Will Alberta Finally act On Online Gambling?

It appears that Alberta has renewed its interest in regulated online gambling and may become the next Canadian province to embrace this activity. Seven provinces of Canada now offer online gambling through government controlled agencies. Alberta and Saskatchewan are the only two remaining major provinces that do not offer provincially run online gambling, besides the thinly populated Yukon, Nunavut and Northwest Territories.

The trigger was the launch of Ontario's regulated online gambling website PlayOLG.ca. The local media approached the Alberta Gaming and Liquor Commission (AGLC), which would be the nodal authority for this endeavor. Jody Korchinski, a spokesperson for AGLC, stated that the commission was actively examining the possibility of creating an online gaming portal in Alberta. Korchinski told MetroNews the AGLC was aware that technology is changing and that there are expectations from consumers that online gambling should be made available for Alberta players. However she did not provide details on what progress has been made and when Alberta residents can expect to gamble online. Korchinski did indicate that a final decision had not been made in this regard.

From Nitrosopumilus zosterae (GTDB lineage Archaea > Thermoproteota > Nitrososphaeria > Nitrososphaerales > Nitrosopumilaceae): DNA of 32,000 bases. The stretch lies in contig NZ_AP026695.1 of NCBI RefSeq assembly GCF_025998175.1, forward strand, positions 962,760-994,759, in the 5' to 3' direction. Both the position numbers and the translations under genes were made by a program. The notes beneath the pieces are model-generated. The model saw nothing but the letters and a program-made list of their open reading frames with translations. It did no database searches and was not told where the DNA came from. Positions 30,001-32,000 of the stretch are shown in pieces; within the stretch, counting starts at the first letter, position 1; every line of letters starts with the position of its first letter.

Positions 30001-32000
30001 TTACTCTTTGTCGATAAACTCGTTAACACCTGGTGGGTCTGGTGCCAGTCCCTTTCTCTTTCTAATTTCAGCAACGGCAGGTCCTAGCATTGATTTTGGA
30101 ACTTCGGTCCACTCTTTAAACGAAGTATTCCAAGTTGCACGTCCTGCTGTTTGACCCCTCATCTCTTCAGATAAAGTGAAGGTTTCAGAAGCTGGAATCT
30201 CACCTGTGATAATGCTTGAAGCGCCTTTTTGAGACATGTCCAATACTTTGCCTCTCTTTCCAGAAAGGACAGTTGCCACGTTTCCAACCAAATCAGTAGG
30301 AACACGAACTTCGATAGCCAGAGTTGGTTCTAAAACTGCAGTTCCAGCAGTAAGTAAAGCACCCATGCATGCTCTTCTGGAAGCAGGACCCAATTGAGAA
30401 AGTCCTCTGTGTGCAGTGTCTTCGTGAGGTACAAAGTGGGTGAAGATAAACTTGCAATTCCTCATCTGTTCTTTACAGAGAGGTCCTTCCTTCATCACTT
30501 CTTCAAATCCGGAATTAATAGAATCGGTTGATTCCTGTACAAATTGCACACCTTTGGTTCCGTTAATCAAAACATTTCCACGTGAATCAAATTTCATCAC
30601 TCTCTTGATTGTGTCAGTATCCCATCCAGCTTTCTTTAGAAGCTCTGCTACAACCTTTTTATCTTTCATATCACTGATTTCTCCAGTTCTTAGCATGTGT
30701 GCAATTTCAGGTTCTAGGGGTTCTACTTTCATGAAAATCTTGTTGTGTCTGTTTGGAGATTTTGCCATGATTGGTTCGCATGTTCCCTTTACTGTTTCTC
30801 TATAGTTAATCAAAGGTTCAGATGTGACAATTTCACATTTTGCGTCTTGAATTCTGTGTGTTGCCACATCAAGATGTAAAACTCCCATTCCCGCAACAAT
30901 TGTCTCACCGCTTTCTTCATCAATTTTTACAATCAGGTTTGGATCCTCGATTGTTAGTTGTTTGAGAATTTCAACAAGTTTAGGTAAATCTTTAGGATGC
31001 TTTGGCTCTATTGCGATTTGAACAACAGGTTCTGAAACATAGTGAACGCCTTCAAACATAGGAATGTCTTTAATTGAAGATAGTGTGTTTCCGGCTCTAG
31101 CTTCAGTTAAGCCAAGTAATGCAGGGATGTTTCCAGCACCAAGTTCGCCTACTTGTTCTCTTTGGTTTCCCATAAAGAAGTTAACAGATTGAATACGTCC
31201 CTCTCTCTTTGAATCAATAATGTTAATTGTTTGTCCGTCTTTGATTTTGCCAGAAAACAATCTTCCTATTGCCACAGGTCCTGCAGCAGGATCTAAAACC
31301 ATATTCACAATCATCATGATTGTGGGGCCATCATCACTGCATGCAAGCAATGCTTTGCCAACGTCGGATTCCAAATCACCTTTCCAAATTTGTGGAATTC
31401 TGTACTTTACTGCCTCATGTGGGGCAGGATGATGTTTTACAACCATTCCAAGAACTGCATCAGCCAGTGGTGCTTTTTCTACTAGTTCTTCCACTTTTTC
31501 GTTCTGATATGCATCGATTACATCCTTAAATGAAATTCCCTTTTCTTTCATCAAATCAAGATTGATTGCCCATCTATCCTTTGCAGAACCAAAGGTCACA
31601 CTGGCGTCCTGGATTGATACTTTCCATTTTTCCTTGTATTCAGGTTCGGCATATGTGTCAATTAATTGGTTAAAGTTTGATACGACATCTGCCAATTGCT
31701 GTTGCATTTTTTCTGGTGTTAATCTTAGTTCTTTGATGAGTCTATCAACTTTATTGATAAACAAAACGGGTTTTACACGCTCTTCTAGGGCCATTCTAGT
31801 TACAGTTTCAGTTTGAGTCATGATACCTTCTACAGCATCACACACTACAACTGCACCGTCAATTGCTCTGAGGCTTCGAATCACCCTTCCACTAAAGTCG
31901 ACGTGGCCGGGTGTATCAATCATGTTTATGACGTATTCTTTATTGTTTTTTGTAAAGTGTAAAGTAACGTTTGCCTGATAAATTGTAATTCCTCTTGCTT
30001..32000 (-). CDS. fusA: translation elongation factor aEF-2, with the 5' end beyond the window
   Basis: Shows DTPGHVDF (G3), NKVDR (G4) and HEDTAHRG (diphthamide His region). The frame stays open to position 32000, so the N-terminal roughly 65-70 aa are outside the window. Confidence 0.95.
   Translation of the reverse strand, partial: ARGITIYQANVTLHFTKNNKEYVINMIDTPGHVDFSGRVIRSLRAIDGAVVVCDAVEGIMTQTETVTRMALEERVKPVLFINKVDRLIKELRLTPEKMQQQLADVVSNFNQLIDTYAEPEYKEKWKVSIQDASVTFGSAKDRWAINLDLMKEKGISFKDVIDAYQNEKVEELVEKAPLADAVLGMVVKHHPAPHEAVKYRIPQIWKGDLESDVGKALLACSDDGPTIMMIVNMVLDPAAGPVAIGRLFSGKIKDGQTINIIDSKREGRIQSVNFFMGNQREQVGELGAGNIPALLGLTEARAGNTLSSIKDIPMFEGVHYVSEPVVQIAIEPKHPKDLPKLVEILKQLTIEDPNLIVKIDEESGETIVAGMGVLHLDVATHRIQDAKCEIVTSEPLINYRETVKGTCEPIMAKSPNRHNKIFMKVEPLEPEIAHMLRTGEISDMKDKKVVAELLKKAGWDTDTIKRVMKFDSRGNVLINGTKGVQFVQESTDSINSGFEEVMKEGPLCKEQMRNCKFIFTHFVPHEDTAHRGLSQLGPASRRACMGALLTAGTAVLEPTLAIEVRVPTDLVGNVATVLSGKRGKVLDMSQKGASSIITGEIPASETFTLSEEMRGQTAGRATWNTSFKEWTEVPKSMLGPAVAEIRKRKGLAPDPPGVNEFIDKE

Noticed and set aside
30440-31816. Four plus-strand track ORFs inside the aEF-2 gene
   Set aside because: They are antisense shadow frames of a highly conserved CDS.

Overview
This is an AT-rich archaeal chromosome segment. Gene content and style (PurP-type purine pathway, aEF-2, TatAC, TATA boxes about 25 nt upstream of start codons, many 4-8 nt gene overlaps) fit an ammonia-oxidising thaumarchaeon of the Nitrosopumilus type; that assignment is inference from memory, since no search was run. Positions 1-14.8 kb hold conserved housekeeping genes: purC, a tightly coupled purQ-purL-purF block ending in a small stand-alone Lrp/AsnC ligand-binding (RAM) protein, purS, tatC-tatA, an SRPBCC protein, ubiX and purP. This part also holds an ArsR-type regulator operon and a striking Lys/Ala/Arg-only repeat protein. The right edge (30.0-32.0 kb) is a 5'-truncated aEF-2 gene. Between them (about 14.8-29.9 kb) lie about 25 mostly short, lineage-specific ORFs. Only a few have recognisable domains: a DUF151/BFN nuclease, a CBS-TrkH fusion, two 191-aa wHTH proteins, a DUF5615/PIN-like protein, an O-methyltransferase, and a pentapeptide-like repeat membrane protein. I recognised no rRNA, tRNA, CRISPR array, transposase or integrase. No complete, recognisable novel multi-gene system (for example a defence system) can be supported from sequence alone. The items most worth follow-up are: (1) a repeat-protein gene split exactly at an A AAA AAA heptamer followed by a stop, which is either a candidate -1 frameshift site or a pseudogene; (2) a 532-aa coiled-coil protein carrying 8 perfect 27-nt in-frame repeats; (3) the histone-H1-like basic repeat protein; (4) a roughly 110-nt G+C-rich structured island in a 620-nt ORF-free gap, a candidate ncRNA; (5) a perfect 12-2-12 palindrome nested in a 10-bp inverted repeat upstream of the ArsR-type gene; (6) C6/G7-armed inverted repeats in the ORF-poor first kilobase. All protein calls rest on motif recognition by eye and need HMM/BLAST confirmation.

One implication of changing technology is that Alberta residents can expect fewer teething problems as and when their online casino web site goes live. There were serious security glitches during the launch of the online gambling web site PlayNow.com of the neighboring province of British Columbia in 2010. PlayOLG of Ontario had reported comparatively minor glitches. These happened in the registration process. Some users received “not in Ontario” notifications, even though they logged on from IP addresses within Ontario. Other users complained about waiting up to an hour to speak with a human via live chat. OLG issued a statement to CityNews stating that these problems arose because of a very high demand and requested players to be patient.

Alberta has been tracking the progress of regulated online gambling in Canada since 2010. The main incentive has been the revenue that the activity generates for the province. But then there was apprehension that online gambling would eat into the market share of casinos and lotteries and that revenues from those sources would fall.

Garry Smith, research co-ordinator for the Alberta Gambling Research Institute at the University of Alberta, had pointed out the potential for an increase in problem gambling through increased involvement of the youth. It was such hurdles that have led Alberta to adopt a wait and watch approach. May be the time has come to act.

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